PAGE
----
Indian Finance Minister Palaniappan Chidambaram said rules proposed yesterday by the market regulator are aimed at slowing inflows of overseas capital that have driven up share prices and the currency.
``This is part of a series of steps that have been taken to moderate capital inflows into India,'' Chidambaram told reporters in New Delhi today. ``Investors through participatory notes are certainly welcome to invest in India. But for the present, it is important to moderate these capital inflows.''
The rules are aimed at overseas buying that fueled stocks to a record and drove the rupee to a 9 1/2-year high. The controls may stem the record flow of funds that lifted the value of India's stock market 81 percent this year to $1.47 trillion.
The Securities & Exchange Board of India late yesterday proposed tightening rules for buying shares and bonds through offshore derivative instruments such as so-called participatory notes. Chidambaram spoke after India's benchmark Sensitive Index dropped 9.15 percent to 17,307.9, triggering a trading halt for an hour, and the rupee fell the most in two months.
``We are not in favor of banning participatory notes,'' Chidambaram said. ``We are trying to cap the proportion of money coming in through participatory notes vis-a-vis the derivative position.''
Stocks pared losses after the government's assurances. The Sensitive Index recovered to close 1.8 percent lower at 18,715.82. Record share purchases fueled a 12.5 percent gain in the rupee against the dollar this year, eroding export earnings.
The rupee fell as much as 1.6 percent to 39.97 per dollar before closing 0.5 percent lower at 39.565, according to data compiled by Bloomberg. The currency reached 39.27 on Oct. 11, the highest since February 1998.
The regulator proposed that overseas investors buying shares anonymously, using participatory notes, will have 18 months to switch to investing directly in the market. Funds need to respond to the proposals by Oct. 20.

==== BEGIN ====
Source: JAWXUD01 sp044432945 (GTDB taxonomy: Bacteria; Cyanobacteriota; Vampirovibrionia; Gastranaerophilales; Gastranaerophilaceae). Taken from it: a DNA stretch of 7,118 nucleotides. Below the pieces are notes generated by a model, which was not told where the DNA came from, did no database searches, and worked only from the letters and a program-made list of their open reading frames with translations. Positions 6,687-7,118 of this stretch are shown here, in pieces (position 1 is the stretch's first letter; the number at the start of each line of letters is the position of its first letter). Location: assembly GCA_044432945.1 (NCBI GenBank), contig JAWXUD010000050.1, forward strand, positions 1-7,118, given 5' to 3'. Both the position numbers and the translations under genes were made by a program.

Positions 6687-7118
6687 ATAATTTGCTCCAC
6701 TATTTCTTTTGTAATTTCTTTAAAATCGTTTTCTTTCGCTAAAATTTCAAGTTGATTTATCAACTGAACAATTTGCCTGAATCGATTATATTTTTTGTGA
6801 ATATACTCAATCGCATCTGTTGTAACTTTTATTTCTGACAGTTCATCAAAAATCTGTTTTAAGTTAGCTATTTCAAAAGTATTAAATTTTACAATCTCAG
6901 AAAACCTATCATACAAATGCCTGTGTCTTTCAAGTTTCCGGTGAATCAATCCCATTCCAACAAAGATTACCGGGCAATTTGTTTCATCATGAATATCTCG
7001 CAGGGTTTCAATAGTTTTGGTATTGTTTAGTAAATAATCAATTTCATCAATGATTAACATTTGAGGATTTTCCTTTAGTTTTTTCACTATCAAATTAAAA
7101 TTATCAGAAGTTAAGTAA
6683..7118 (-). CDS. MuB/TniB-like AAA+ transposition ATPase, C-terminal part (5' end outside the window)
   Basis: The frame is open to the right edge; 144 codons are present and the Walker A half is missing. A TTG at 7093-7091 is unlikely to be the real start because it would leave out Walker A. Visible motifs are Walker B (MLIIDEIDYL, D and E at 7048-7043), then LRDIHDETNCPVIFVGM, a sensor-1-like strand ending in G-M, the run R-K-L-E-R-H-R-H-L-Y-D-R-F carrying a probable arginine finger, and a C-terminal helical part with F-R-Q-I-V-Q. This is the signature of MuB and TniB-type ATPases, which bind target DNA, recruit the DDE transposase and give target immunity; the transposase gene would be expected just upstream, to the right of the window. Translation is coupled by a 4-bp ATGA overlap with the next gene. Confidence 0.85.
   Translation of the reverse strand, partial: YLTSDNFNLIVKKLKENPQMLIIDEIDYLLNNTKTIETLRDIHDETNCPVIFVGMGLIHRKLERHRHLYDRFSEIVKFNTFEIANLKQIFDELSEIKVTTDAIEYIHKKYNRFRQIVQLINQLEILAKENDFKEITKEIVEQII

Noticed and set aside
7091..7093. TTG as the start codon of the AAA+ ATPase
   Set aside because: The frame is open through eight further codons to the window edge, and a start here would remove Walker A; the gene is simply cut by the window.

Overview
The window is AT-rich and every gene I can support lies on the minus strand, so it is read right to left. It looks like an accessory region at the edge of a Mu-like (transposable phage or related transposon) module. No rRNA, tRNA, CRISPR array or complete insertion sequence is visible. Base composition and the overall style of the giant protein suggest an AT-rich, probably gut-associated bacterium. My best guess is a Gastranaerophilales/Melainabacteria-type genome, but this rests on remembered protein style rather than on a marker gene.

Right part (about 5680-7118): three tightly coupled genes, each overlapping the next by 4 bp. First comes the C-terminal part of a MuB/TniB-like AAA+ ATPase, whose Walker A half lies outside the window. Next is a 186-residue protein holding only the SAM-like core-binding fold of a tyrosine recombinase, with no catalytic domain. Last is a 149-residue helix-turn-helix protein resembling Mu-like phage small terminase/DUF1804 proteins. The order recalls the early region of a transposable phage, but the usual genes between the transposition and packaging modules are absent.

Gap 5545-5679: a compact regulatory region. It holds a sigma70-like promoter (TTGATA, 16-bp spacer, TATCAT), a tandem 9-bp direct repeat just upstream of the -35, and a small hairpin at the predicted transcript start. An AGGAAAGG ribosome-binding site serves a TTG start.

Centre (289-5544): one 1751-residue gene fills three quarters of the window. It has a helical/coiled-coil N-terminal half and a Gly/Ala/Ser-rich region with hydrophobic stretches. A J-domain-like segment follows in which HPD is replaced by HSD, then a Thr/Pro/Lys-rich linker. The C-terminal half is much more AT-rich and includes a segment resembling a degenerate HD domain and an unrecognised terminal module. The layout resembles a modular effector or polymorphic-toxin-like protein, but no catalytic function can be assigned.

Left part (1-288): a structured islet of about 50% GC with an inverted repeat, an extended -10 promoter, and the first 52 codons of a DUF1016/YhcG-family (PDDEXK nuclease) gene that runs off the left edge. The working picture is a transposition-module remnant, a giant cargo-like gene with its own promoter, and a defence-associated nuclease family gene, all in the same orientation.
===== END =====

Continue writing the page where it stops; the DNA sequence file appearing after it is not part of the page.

The rules will be introduced on Oct. 25 ``with or without some modification,'' Chidambaram told reporters in New Delhi.
More than half of the record $17.7 billion of net purchases of Indian stocks this year may have been through the use of participatory notes, JPMorgan Chase & Co. estimates. The notes change in value depending on the performance of the underlying securities and provide hedge funds anonymity in their investment.
Inflows ``have become very copious,'' Chidambaram said. ``It is in the interest of everyone that these flows are moderated.''
The regulator proposed to cap the amount of participatory notes that can be issued by each broker at 40 percent of the assets under custody for the issuance of new notes. Brokers exceeding the limit will need to pare their outstanding notes.
An average 8.6 percent annual expansion of India's economy since 2003 has attracted record foreign investments in domestic stocks, pushing up the benchmark index by 36 percent this year.
♠ Posted by Emmanuel in India at 10/17/2007 09:30:00 PMIndia's stock market got slammed hard today after it got wind of Finance Minister Palaniappan Chidambaram's plan to slow an influx of foreign capital which has helped strengthen the Indian rupee. The SENSEX index fell nearly ten percent before trading was halted. Although the market later recovered after Chidambaram made some assurances about the government's objectives, the scope of the challenge to India is evident: How can the country remain open to foreign investment while ensuring that stock markets do not overheat and the rupee does not become too strong? It's a delicate balancing act, for sure. From Bloomberg: